I have a high resting heart rate and it goes up high and fast with little exertion. My stress test revealed that although this happens, and I am out of shape, my heart itself is fine. So, in an effort to increase my fitness level, I have been trying to increase stamina. Recently when walking up a fairly steep, but short hill, I had to stop and rest 3 times and was very out of breath. Heart rate was very high. Am I anaerobic at this point? Is this something that can cause a person to pass out? I will say, that after my heart rate went back to normal I felt great.
The easiest test for being in an aerobic state is your breathing pattern. To be in an aerobic state you only need to breath slightly more rapidly than normal. If you begin to pant or feel like you need to stop and catch your breath, you are in an anaerobic state. To build up your cardio from scratch, begin with deep breathing exercises. Breathe from the belly and not the chest. To start exercise after a long time, begin with slow walks and slowly build up speed over several days or weeks until you are walking at a rapid aerobic rate for several blocks. When you begin to breathe too fast like after the incline or stairs, don't stop, but walk very slowly. Avoid bending forward or leaning downward. Stand up straight and breathe in through the nose and out through the mouth. Do belly breathing. This will slow down your breathing and bring down your heartrate. It will help to prevent dizziness,lightheadedness or the burning sensation some people get in the chest. When you can power walk two miles, then talk to the doc about increasing the exercise into jogging, biking, or stairstepping. good luck
"To be in an aerobic state you only need to breath slightly more rapidly than normal. If you begin to pant or feel like you need to stop and catch your breath, you are in an anaerobic state."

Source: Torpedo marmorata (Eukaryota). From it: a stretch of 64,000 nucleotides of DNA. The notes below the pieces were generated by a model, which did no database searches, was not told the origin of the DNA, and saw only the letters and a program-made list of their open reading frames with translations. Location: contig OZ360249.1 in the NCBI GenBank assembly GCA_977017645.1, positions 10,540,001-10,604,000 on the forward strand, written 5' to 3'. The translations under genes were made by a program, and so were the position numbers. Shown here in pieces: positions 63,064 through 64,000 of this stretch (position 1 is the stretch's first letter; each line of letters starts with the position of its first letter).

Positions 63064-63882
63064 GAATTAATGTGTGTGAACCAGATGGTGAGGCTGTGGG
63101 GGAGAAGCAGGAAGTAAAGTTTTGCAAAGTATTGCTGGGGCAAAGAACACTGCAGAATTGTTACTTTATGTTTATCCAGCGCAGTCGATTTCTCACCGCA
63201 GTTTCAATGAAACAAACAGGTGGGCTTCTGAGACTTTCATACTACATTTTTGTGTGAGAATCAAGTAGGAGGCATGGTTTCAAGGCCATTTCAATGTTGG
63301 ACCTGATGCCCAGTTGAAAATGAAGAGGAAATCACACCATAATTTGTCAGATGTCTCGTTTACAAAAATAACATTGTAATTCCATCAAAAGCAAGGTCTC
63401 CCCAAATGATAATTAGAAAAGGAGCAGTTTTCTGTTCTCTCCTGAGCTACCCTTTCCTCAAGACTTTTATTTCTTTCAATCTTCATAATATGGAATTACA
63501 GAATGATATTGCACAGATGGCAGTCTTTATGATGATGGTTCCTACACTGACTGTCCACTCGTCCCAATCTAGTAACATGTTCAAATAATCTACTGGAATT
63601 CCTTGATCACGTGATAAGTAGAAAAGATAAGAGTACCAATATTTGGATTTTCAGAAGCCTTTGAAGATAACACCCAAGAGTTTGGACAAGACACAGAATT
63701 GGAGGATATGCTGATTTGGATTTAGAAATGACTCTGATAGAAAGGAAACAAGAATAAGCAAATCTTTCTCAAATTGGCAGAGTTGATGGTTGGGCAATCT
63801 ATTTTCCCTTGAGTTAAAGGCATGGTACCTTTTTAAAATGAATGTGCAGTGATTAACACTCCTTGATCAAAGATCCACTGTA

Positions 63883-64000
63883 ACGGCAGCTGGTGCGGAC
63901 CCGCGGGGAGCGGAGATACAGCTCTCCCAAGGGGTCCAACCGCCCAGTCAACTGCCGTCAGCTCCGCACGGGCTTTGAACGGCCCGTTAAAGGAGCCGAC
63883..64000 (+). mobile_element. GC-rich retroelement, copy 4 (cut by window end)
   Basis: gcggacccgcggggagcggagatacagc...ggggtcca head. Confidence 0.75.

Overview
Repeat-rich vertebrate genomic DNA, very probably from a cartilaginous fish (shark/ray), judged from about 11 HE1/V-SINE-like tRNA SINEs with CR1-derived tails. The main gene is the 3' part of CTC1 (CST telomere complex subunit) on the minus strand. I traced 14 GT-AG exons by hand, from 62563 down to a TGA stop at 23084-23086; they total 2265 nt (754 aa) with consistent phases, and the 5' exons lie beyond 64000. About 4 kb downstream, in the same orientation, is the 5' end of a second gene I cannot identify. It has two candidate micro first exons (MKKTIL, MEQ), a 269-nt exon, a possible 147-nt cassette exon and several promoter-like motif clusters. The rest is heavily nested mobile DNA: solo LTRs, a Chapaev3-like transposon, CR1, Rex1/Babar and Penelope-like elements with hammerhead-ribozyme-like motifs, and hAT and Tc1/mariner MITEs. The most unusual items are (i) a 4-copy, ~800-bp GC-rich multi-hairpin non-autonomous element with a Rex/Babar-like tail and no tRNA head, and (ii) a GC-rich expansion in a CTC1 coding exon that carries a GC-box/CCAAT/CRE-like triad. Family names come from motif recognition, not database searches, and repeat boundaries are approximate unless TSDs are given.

This quote is completely false. My recommendation: Only increase your duration, grade (incline), or speed one at a time. For example, keep your incline and speed consistent but gradually work up your duration to "X" minutes. Once you have achieved your goal, you can begin to do terrain that includes some small inclines. Once you have mastered these without stopping for breaks, then you can increase the speed in which you are walking.
Thank you so much for the information. You are absolutely right now that I think about it. If I can't even walk for a certain distance I shouldn't be pushing myself for distance and incline and duration all at the same time. No wonder I was out of breath. I will be more patient with myself and do it the right way.
One of the best options would be to rotate days of interval training with days of endurance training. You could try jogging a mile at your own pace on Monday (work on increasing distance every week) and then do 40-100m sprints (going as fast as you can) with short breaks between on Tuesday.
The interval training (sprints) will help to increase your VO2max and lung capacity, making it easier and easier on your endurance training also.
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